Stickman Readers' Submissions May 20th, 2010

Thailander Lingua

This recent talk about learning Thai, in particular Akulka's excellent piece "Some Thoughts on the Merits of Studying the Thai Language", have prompted me to revisit my reasoning
for my own decision to not heavily invest in learning the language.

As an American I didn't grow up learning more than English unless you count the Chicano slang bantered about in Southern California. Languages were offered from middle school onwards, but I never took advantage of schooling of any type back then. I loved reading and learning and did so with a voracious appetite on my own, but no way was I going to give up prime surfing hours to go sit in a classroom. The permissive 70's and 80's allowed me to get away with this.

He Clinic Bangkok

This changed during my first tour in Japan. By this time I already had my eye on a business degree of some type with a desire to work in Asia some time in the future. Japanese is an essential business language if you want to work in the region as is knowledge of their history and customs. I spent nearly four years learning the essentials to the tune of 2-4 hours daily in addition to several sleeping dictionaries. Language comes hard for me. I wouldn't say I was fluent after all that hard work, but I was certainly able to travel about on my own, hold basic conversations, and meet lots of people. Did I gain any valuable insight to the Japanese through learning their language? No. I'll revisit this later.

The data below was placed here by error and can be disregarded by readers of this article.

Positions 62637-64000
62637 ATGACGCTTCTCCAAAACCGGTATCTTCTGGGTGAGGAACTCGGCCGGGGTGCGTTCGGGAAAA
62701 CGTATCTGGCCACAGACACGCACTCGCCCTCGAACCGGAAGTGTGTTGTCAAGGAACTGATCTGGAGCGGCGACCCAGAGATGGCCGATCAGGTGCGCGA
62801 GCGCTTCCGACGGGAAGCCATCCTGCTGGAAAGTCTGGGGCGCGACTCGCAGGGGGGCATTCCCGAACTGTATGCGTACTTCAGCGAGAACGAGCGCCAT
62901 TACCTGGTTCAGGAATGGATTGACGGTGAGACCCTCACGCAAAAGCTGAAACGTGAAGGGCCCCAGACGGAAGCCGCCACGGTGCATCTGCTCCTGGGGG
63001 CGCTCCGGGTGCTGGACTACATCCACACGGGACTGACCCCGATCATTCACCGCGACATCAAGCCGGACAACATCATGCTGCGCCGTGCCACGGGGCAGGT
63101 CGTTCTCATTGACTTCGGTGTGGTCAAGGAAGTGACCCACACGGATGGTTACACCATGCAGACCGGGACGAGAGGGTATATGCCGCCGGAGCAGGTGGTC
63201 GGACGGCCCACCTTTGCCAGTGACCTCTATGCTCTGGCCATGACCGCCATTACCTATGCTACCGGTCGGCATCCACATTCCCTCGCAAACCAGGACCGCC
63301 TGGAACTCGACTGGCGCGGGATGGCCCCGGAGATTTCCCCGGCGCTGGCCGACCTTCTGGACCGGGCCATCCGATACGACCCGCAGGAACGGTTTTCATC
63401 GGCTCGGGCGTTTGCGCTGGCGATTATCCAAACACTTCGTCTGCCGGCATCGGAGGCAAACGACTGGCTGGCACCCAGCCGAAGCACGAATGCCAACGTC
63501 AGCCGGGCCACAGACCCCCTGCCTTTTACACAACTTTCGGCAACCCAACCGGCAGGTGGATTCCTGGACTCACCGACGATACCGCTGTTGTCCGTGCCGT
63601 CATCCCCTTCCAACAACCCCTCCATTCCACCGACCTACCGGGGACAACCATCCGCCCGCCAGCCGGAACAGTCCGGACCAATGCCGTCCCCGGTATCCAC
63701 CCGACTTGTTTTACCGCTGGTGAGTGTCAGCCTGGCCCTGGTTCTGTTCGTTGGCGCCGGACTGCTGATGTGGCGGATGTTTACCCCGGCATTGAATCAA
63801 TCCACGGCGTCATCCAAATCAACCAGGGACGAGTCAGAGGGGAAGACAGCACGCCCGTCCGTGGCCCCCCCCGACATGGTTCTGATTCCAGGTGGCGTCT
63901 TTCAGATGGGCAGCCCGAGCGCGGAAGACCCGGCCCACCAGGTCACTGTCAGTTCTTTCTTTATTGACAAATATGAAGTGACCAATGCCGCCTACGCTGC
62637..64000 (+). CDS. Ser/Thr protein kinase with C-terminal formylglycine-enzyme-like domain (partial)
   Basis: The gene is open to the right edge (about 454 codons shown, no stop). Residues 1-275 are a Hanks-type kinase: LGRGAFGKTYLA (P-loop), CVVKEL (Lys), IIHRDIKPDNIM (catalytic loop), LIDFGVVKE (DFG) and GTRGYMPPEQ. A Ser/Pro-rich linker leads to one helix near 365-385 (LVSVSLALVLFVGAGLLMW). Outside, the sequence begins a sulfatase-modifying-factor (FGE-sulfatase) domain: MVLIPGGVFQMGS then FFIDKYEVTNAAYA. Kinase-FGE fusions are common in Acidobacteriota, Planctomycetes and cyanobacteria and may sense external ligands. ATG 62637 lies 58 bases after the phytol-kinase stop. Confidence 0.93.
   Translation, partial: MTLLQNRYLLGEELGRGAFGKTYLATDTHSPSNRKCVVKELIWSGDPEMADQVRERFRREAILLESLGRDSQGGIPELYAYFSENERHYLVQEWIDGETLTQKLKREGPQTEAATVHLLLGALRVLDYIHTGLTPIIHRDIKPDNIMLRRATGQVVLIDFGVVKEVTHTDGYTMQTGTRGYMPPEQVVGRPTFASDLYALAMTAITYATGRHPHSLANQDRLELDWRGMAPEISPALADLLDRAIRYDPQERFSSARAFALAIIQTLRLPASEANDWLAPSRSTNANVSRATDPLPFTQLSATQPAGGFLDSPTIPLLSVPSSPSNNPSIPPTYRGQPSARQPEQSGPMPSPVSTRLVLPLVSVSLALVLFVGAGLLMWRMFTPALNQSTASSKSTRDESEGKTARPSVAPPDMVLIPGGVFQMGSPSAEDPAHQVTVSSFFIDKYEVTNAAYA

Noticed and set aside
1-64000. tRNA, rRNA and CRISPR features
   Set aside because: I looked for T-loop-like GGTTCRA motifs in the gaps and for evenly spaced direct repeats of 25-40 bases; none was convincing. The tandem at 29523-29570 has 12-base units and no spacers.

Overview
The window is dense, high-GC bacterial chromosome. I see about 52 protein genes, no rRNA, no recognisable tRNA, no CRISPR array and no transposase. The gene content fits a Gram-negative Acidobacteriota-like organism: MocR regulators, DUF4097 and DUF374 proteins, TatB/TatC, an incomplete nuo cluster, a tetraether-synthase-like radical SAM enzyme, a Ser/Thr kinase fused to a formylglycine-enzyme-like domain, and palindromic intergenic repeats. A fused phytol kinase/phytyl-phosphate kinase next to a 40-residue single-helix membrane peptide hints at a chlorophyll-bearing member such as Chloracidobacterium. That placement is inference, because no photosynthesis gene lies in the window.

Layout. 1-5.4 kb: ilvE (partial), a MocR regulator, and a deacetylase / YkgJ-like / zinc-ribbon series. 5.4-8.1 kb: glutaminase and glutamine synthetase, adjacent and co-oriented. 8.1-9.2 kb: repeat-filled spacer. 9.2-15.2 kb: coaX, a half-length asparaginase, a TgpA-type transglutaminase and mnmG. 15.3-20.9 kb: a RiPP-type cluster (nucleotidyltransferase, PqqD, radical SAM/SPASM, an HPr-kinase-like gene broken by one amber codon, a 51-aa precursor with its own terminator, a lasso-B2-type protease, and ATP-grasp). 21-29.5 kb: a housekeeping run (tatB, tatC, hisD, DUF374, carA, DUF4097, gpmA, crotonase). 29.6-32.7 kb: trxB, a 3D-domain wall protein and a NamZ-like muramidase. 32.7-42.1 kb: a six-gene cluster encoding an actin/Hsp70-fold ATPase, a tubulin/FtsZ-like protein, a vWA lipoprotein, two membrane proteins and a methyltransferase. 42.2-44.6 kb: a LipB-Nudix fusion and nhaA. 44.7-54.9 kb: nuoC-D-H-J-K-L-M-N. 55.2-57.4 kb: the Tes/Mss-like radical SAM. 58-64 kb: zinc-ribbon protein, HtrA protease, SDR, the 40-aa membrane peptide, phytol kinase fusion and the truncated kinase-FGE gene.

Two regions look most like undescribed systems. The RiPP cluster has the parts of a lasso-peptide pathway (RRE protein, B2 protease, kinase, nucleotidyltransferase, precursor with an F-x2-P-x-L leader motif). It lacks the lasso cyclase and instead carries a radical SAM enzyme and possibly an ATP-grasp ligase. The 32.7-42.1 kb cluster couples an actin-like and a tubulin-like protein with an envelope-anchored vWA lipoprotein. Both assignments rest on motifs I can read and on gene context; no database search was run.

Later years saw me in Korea and married to a Korean wife. Korea was an up and coming economy in Asia and from a business standpoint there were rewards for knowing the language and customs. Another 4-5 years of formal study and I'd almost reached the proficiency I once had in Japanese. Korean IMO is much more difficult to learn than Japanese or any other language I've considered since. My Korean wife was 100% fluent in English so other than being the one to teach my son (and my parrots)
Korean there wasn't much use for it in the home either. I traveled and conducted business in Korea and the language helped. Did I gain any valuable insight into the Korean culture? No. We'll talk about this later. 🙂